180273 Maine's approach to reduce junk-food marketing in schools

Wednesday, October 29, 2008: 9:00 AM

Karen O'Rourke, MPH , Maine Harvard Prevention Research Center, Maine Center for Public Health, Augusta, ME
Like the rest of the county, the state of Maine is experiencing a crisis of childhood obesity. Maine children have the highest rate of obesity among children in New England with more than a third overweight or obese. Because of rural demography, low socioeconomic status, long winters and sparse infrastructure, school based interventions offer an ideal existing infrastructure to impact risk factors.

Food advertising affects children's food choices, food purchase requests, diets and health and studies show that labeling and signage on school campuses affect students' food selections at school. Many foods and beverages of poor nutritional quality are marketed in schools and a recent national survey found that 67% of schools have advertising for foods that are high in fat and/or sugar. Additionally, children may be uniquely vulnerable to marketing of low nutrition foods because they lack decision-making skills and maturity. A Maine state-wide public opinion poll on obesity demonstrated broad support for an advertising ban in schools. Furthermore, recent data from a Food Service Directors Survey found ads for soft drinks, for example, present in Maine school cafeterias, on vending machines, elsewhere in the school building and on school grounds.

In the fall of 2003, the Commission to Study Public Health was established by the legislature to study obesity. From that Commission, 28 recommendations for legislation were developed, including a proposed ban on advertising of junk food on school grounds. In 2007, the ban on advertising in schools was overwhelmingly passed by the legislature. The law states that brand-specific advertising of food or beverages is prohibited in school buildings or on school grounds except for food and beverages meeting standards for sale or distribution on school grounds in accordance the federal “foods of minimal nutritional value” standard for advertising. Maine currently requires schools to meet this standard 24 hours a day, seven days a week. The advertising ban went into effect in September 2007 and there are few, if any, similar state laws.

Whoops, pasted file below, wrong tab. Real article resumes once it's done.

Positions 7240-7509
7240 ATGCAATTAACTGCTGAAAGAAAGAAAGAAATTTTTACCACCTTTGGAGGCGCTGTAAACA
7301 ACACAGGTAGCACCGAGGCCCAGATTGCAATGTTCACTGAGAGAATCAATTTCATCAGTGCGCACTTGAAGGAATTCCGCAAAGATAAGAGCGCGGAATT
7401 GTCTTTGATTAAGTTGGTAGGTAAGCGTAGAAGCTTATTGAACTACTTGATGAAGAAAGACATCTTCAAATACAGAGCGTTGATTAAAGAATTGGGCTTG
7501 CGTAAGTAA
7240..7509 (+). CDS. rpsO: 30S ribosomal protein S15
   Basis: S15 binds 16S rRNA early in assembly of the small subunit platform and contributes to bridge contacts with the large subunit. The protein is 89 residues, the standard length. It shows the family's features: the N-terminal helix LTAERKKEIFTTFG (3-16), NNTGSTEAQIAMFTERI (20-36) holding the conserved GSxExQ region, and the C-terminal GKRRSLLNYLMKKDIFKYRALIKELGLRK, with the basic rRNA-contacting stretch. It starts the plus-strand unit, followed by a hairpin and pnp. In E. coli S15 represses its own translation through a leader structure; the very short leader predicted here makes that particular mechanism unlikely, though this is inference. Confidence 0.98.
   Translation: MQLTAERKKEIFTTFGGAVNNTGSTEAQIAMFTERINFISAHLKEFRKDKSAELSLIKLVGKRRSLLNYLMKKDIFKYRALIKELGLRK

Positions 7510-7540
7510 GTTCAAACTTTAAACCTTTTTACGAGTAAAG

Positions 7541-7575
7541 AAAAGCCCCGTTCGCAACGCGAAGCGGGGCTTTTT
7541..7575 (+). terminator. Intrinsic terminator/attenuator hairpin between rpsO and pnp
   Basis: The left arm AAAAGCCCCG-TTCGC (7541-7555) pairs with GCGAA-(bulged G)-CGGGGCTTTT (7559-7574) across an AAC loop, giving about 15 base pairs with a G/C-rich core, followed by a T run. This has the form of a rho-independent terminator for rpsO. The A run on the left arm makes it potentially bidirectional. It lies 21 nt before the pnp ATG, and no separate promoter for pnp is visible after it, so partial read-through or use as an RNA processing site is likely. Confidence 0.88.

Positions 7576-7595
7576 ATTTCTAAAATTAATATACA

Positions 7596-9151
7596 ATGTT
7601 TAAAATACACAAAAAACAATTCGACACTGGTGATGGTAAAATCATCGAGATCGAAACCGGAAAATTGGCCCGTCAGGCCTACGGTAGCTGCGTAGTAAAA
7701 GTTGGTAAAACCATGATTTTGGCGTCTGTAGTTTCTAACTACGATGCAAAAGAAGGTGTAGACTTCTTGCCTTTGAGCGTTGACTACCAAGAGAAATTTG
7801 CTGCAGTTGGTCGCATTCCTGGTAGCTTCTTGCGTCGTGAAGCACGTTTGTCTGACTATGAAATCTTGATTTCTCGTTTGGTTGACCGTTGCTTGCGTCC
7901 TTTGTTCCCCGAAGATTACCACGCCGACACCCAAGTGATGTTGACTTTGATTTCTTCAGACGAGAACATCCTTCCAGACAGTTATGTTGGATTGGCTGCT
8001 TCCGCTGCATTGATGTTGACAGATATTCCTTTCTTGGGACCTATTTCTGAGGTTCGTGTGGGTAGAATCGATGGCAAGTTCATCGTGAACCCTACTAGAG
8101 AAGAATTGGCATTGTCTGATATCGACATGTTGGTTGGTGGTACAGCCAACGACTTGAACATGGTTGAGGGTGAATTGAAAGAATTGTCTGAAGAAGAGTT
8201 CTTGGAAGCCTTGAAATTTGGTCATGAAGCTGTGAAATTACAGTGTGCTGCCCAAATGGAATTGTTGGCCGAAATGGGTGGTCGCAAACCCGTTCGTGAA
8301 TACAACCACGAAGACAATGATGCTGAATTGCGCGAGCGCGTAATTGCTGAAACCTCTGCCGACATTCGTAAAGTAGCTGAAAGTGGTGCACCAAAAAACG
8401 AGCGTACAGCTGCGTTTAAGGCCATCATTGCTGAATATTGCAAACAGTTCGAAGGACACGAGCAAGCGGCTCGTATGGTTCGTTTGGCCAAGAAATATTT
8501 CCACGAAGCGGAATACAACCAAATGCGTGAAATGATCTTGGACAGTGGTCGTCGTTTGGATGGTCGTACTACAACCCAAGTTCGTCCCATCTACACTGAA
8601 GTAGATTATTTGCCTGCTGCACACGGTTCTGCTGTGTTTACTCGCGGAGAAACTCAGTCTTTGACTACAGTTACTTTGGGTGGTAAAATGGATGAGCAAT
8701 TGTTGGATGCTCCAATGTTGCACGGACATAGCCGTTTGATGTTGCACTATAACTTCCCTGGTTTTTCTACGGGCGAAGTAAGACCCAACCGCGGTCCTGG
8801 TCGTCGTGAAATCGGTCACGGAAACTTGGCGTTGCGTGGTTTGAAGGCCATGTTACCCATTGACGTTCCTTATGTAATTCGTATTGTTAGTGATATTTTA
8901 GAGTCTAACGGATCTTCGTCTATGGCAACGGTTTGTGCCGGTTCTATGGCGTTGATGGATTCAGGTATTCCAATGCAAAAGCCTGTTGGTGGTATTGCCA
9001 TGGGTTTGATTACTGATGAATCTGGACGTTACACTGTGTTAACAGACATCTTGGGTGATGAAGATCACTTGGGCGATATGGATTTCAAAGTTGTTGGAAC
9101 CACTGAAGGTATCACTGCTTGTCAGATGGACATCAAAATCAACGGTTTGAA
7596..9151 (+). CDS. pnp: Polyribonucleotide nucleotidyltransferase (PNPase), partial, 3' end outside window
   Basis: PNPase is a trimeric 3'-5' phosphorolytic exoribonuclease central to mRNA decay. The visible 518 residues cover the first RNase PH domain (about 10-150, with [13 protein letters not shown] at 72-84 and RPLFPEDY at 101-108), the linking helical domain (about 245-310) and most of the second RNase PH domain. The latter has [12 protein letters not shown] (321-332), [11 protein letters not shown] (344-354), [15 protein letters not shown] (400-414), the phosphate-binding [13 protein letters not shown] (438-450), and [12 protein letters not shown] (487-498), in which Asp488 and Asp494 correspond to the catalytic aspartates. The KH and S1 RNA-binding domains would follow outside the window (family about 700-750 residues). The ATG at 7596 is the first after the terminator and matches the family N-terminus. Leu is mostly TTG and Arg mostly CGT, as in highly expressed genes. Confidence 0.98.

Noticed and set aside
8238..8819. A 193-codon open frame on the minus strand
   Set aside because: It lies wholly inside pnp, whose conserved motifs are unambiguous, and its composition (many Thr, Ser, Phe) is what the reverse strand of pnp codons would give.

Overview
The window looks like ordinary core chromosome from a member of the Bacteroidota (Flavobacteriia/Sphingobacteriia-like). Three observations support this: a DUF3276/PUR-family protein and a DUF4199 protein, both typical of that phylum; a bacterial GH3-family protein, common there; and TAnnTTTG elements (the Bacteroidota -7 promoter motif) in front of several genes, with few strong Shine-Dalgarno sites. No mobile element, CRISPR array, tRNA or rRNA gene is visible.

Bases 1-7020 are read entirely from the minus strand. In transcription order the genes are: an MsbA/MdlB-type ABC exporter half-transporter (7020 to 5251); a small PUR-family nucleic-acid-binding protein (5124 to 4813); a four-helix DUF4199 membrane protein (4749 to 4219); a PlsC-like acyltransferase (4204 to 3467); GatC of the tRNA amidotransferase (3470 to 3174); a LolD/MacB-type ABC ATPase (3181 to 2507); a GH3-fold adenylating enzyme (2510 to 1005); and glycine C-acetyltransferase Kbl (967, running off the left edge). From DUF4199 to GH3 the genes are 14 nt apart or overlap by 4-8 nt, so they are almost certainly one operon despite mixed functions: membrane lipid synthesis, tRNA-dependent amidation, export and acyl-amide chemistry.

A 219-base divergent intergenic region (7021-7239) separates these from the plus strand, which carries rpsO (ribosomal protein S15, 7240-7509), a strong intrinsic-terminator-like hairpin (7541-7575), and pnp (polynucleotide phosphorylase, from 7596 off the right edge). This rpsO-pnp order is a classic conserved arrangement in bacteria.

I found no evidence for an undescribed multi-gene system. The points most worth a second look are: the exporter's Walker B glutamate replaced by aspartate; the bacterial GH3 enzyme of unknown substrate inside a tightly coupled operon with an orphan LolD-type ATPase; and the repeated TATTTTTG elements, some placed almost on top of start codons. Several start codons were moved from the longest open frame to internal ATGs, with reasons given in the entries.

This presentation will provide an overview of Maine's law. In addition, key steps and challenges of the effort to pass the law will be described. The presenter will also discuss implementation challenges and possible next steps.

Learning Objectives:
1. Describe challenges and key steps to creating state policy and to reduce marketing of low-nutrition foods in schools

Keywords: Nutrition, Children and Adolescents

Presenting author's disclosure statement:

Qualified on the content I am responsible for because: I have no commercial interest in the content and will present objective information based on 25 years of public health practice.
Any relevant financial relationships? No

I agree to comply with the American Public Health Association Conflict of Interest and Commercial Support Guidelines, and to disclose to the participants any off-label or experimental uses of a commercial product or service discussed in my presentation.